Both speakers raised a number of environmental concerns, all of which were later refuted in interviews after the meeting by representatives of Edwards and the Genesee County Economic Development Center.

Edwards is proposing a manufacturing facility that will be 236,000 square feet and sit on a 50-acre parcel.  The company is a subsidiary of Atlas Copco Group and is planning a $319 plant that will build a semiconductor dry pump, a necessary component in maintaining cleanrooms for companies that make computer chips.

Dr. Kirk Scirto, a family physician in Akron, said he represented the Seneca Nation as well as a coalition of environment groups and as many as 500 residents who oppose both the Edwards Vacuum project as well as STAMP.

"I urge you strongly to recommend disapproval of the Edwards vacuum project," Scirto said. "Know that Tonawanda Seneca Nation lies at the border, immediately at the border of STAMP. They have sued to block its development along with a separate suit to do the same by the Orleans County Legislature. And now the town of Shelby has joined us in the suit. The community impacts of this project in Genesee County are also very troubling, and it's shocking that entities in Genesee County have not yet sued. Although that should change shortly."

The other opposition speaker was Evelyn Wackett, who admitted that she didn't know anything about WNY STAMP, despite heavy coverage of the high-tech industrial park in local and regional news outlets for more than 13 years, until this past Arbor Day. Wackett, a resident of Buffalo, said she is a licensed wildlife rehabbed in Erie County.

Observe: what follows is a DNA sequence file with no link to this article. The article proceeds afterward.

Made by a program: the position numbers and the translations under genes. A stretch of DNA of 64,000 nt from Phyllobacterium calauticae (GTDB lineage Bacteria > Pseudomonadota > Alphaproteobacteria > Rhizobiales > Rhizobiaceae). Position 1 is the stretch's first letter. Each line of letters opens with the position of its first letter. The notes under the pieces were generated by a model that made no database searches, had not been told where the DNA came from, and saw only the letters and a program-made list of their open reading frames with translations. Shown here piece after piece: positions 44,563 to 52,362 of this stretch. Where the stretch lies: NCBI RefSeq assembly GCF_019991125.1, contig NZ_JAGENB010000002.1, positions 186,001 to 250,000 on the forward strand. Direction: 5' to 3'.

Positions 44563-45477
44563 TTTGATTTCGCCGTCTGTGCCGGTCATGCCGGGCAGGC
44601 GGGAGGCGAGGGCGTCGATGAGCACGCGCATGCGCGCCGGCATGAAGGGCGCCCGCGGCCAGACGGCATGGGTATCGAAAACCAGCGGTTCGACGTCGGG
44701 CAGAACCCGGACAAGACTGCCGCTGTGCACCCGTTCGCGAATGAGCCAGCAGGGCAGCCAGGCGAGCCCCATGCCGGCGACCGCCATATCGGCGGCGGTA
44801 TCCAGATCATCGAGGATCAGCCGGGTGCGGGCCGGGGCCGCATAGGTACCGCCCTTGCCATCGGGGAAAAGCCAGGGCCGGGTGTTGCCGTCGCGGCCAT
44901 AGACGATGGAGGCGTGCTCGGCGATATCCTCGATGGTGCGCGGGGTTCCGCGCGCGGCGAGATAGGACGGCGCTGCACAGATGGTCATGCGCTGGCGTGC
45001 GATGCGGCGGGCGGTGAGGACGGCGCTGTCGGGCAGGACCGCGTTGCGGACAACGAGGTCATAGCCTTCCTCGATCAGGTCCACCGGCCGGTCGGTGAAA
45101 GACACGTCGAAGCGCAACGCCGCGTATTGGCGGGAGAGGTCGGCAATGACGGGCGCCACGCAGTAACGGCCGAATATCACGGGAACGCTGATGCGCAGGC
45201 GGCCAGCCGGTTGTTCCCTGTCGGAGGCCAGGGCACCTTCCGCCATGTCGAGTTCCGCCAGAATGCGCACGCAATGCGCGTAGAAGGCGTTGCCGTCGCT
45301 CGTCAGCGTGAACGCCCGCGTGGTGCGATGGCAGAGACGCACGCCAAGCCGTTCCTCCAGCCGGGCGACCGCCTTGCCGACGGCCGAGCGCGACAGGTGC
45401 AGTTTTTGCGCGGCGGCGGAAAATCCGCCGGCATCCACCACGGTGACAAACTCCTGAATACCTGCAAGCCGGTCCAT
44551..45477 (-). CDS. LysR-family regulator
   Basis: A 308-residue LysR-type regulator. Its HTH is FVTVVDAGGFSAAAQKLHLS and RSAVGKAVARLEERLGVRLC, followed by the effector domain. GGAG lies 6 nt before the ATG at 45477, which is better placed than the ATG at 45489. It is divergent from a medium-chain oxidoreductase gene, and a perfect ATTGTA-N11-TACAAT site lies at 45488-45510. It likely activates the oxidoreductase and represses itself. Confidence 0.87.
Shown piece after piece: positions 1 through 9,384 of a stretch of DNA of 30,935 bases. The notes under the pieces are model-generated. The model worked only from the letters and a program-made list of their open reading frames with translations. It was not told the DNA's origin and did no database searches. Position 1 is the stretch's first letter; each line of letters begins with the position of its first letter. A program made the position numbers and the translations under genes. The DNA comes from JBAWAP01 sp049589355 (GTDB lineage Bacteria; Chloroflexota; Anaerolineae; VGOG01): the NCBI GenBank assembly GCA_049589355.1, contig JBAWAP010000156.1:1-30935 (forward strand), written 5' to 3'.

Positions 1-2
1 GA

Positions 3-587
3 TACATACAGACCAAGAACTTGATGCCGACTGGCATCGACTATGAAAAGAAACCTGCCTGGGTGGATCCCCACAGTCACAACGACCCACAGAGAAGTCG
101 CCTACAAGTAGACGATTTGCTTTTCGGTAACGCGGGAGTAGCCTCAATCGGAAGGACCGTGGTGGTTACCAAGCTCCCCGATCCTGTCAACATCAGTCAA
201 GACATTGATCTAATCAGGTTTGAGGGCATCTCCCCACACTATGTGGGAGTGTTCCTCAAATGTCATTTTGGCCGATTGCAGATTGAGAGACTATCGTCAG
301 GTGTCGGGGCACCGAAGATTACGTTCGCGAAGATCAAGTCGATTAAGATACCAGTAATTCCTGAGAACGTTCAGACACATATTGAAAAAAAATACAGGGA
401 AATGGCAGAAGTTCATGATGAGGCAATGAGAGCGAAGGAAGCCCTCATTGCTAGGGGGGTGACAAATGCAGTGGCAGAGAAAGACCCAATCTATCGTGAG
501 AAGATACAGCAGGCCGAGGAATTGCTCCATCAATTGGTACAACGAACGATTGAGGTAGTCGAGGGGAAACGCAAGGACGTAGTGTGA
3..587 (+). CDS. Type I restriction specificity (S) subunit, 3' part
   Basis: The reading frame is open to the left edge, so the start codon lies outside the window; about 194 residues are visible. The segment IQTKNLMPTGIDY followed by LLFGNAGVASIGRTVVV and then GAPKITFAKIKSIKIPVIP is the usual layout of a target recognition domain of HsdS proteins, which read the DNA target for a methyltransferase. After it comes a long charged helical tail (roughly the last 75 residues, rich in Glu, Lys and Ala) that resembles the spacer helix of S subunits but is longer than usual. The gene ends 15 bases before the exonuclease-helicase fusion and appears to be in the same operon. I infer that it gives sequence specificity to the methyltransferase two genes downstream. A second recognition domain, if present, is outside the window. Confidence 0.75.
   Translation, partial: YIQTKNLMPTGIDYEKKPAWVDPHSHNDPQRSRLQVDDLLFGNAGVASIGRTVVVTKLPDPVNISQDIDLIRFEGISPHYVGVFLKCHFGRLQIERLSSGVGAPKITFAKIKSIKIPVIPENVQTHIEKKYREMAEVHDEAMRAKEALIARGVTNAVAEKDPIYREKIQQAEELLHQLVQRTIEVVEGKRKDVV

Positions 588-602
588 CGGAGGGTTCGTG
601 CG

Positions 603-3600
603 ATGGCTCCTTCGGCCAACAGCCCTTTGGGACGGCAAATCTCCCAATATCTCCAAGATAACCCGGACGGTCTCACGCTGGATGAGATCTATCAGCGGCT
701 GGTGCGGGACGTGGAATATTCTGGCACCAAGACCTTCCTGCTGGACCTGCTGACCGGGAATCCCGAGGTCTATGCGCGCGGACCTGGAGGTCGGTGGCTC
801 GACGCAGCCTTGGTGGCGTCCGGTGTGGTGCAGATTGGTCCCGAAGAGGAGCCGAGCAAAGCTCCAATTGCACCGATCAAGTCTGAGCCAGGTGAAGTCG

"As I looked into it and learned about it, I kind of started getting a little bit upset," Wackett said. "It seems to me a little fishy the way things are going on with this whole project. We come out of the COVID lockdowns, and all of a sudden, Plug Power is there. And now Edwards is coming in."

Vehicle Traffic
Scirto's first objection was to traffic in and out of the Edwards site, both for the additional traffic on local roads and emissions.

"The Edwards Vacuum project would be an immense generation of traffic, according to the February 2023 SEQR that was written by the Genesee EDC," Scirto said. "We've heard some different estimations today, so I'm a bit confused about that. According to GCEDC, vehicles would be expected to enter the leave STAMP every one to two seconds all day every day. This would dramatically slow down local routes, including routes 77 and 63, which may be forced to become 30-mile-per-hour roads."

It's not clear where he got the speed-limit change data.

"Air pollution would be a second major impact, and it will be produced by diesel trucks and other vehicles, and in the chemical emissions of Edwards vacuum itself," Scirto said.